Confused about climate change? Many people are. Are humans to blame? Is nature to blame? Where did it even come from?
Moreover, is it even real?
For many in 2020, these are super important questions to be asking as climate change is (finally, some would say) well and truly on the agenda. The problem is that finding answers isn’t easy. Your neighbor says one thing, and your friend says another. Government A says this, and Government B says that.
So how do we cut through the noise?
In this article, Nature Hub is going to get to the point by uncovering what climate change is in layman’s terms. We’ll take a look at what causes it, why some people doubt it’s real, what the world is doing to improve the situation… and we’ll also bust with a few myths.
Let’s dive in!
What is climate change?
Put as simply as possible, climate change is just a variation in the normal climate conditions. If, for example, temperature changes over a long period of time and goes hotter or colder than usual or expected, that’s climate change in action.
Or, maybe one region of the earth experiences more or less rainfall than usual over a long period of time. That’s also climate change in action.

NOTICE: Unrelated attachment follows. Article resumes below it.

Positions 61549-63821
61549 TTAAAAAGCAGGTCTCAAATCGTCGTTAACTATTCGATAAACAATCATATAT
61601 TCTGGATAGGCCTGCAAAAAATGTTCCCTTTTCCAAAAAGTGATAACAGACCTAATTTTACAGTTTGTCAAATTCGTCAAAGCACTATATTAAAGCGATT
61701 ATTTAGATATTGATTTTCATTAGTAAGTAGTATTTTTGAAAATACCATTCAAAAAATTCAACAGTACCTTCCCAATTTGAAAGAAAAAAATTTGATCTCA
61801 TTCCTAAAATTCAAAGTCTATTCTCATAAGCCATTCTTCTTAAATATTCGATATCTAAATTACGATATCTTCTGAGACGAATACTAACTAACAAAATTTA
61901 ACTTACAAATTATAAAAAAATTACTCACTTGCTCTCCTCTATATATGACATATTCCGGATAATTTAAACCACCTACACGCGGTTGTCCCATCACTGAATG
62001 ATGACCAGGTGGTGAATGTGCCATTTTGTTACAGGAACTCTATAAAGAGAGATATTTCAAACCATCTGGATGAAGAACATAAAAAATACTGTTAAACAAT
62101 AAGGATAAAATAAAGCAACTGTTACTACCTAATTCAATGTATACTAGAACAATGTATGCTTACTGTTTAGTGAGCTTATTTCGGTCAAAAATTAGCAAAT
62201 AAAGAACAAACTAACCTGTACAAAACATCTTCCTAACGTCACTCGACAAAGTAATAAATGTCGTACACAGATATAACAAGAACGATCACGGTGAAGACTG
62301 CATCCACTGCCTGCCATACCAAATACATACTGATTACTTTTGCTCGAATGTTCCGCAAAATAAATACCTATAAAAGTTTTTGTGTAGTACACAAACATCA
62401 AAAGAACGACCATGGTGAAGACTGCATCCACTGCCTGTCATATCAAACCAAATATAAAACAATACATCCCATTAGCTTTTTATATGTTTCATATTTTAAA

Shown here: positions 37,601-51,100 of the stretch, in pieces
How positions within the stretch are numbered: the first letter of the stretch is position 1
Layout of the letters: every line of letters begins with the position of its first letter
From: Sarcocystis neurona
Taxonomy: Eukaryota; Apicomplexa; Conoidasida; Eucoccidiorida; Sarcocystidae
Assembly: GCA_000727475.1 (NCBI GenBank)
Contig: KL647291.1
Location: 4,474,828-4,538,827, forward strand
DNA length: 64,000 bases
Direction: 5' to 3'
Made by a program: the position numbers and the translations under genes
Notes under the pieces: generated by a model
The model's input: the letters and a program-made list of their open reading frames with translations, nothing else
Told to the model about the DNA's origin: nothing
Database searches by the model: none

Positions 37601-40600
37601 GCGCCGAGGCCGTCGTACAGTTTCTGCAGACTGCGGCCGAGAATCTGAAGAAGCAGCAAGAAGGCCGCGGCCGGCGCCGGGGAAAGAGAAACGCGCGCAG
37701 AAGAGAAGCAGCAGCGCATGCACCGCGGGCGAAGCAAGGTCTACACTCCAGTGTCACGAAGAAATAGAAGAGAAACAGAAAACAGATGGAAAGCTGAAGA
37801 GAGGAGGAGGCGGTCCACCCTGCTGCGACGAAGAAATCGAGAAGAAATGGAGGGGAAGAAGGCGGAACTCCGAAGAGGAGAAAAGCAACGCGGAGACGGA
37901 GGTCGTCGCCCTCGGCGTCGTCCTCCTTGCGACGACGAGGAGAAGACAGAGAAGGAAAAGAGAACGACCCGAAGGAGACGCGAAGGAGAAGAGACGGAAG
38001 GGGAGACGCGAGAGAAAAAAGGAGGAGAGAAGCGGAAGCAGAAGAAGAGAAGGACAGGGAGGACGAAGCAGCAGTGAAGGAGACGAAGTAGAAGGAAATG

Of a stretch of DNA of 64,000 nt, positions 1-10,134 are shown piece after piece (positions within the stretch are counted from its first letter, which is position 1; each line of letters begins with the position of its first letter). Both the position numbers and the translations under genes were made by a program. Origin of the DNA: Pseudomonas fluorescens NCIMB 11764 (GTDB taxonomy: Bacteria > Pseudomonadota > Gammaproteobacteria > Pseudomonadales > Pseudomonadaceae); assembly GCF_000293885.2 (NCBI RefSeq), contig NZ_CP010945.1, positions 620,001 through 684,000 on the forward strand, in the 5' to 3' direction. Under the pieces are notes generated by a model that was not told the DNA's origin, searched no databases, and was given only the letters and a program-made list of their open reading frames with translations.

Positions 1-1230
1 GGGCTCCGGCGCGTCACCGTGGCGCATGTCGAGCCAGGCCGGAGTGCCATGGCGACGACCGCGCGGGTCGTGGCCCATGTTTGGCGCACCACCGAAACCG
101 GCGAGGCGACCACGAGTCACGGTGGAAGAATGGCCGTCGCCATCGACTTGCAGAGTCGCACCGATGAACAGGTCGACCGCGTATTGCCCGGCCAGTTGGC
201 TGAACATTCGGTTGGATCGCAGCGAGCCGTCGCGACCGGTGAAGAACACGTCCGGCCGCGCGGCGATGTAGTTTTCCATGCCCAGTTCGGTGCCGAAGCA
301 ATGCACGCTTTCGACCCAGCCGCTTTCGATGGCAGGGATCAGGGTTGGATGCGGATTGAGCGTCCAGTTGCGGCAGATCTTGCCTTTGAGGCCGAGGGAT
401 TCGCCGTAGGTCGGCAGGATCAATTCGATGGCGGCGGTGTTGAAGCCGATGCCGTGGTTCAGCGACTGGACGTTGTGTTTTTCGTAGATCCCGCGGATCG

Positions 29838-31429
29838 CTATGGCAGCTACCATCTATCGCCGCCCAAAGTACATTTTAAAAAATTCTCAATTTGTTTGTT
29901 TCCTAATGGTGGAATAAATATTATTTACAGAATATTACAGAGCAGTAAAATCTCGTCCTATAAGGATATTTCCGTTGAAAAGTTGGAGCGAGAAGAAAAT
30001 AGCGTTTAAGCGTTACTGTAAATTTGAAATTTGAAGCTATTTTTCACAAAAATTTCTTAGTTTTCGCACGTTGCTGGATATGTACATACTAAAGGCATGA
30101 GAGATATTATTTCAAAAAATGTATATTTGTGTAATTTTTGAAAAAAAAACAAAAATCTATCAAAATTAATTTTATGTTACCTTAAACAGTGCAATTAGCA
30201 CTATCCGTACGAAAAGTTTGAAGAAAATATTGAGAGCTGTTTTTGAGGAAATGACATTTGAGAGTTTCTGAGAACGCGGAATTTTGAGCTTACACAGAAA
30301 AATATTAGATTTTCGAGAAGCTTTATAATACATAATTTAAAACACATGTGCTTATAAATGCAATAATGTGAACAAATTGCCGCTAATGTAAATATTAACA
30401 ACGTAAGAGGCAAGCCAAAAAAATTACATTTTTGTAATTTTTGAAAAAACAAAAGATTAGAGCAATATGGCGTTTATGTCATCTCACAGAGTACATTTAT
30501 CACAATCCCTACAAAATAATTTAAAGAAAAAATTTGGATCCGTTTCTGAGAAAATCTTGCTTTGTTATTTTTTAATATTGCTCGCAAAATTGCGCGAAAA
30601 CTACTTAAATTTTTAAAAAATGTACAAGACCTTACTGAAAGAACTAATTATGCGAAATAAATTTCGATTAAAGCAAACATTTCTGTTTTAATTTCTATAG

What’s most important is that we clearly define climate. See, the weather is what’s happening right now as you look outside your window. If it was raining yesterday but is bright and sunny today, that’s nothing to do with climate change. That’s just the weather being its bizarre old self!
Climate, on the other hand, is weather conditions over a long period of time. And it’s for this reason that climate change is such an important issue: if the earth’s surface is clearly warming up over a certain time period, that isn’t normal and needs to be addressed.